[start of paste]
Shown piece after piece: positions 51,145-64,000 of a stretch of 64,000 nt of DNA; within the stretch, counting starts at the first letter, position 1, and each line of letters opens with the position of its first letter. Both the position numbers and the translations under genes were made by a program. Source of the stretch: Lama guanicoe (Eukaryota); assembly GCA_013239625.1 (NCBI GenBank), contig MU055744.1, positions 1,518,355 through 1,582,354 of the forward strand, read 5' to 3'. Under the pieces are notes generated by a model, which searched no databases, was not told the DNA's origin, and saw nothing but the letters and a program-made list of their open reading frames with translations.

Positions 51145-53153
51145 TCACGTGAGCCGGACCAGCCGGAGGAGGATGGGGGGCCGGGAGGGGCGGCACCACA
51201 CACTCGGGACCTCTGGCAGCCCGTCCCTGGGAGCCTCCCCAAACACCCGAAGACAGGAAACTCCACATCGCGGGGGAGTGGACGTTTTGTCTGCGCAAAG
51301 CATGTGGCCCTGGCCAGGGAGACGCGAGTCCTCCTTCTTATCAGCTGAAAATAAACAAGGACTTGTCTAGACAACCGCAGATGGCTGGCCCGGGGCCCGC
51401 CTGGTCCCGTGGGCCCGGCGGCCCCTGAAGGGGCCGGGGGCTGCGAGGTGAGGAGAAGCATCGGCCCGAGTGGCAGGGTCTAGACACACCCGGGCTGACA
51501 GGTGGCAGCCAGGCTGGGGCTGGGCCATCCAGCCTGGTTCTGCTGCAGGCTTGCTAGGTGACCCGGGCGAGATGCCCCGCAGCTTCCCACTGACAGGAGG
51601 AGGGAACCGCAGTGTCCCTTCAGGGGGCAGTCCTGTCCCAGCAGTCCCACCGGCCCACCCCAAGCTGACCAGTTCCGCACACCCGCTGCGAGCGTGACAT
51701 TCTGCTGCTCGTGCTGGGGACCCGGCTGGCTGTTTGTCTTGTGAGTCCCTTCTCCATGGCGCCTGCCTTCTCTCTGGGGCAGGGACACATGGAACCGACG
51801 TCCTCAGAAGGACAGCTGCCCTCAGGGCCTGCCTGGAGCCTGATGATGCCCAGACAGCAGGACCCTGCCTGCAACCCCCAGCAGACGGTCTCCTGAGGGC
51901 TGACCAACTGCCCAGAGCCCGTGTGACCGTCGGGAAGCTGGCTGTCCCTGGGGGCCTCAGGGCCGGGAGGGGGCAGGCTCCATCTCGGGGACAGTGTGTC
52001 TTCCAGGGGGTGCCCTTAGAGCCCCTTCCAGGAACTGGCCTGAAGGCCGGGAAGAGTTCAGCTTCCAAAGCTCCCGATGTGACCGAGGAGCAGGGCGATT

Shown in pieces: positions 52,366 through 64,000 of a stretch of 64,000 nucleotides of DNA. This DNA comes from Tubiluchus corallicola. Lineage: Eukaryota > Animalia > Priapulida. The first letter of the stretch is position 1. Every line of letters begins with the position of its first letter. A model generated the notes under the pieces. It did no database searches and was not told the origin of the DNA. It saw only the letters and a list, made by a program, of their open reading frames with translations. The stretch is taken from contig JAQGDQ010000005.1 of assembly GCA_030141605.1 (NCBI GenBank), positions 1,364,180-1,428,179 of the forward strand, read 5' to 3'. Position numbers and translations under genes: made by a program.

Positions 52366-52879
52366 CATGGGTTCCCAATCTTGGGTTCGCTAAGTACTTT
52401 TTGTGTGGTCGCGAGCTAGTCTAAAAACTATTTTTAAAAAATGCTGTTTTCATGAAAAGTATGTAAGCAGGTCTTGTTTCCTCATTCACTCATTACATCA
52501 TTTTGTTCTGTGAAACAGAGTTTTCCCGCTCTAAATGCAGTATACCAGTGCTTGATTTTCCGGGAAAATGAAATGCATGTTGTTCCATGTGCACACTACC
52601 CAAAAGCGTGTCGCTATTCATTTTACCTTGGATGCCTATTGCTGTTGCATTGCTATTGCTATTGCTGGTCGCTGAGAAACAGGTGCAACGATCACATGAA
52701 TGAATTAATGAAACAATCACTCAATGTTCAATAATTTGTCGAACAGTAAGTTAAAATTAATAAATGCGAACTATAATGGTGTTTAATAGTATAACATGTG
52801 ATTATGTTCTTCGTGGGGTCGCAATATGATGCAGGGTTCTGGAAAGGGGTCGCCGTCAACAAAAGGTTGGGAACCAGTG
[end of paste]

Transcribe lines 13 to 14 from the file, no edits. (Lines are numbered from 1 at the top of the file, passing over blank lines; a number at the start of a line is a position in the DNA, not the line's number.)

Shown in pieces: positions 52,366 through 64,000 of a stretch of 64,000 nucleotides of DNA. This DNA comes from Tubiluchus corallicola. Lineage: Eukaryota > Animalia > Priapulida. The first letter of the stretch is position 1. Every line of letters begins with the position of its first letter. A model generated the notes under the pieces. It did no database searches and was not told the origin of the DNA. It saw only the letters and a list, made by a program, of their open reading frames with translations. The stretch is taken from contig JAQGDQ010000005.1 of assembly GCA_030141605.1 (NCBI GenBank), positions 1,364,180-1,428,179 of the forward strand, read 5' to 3'. Position numbers and translations under genes: made by a program.

Positions 52366-52879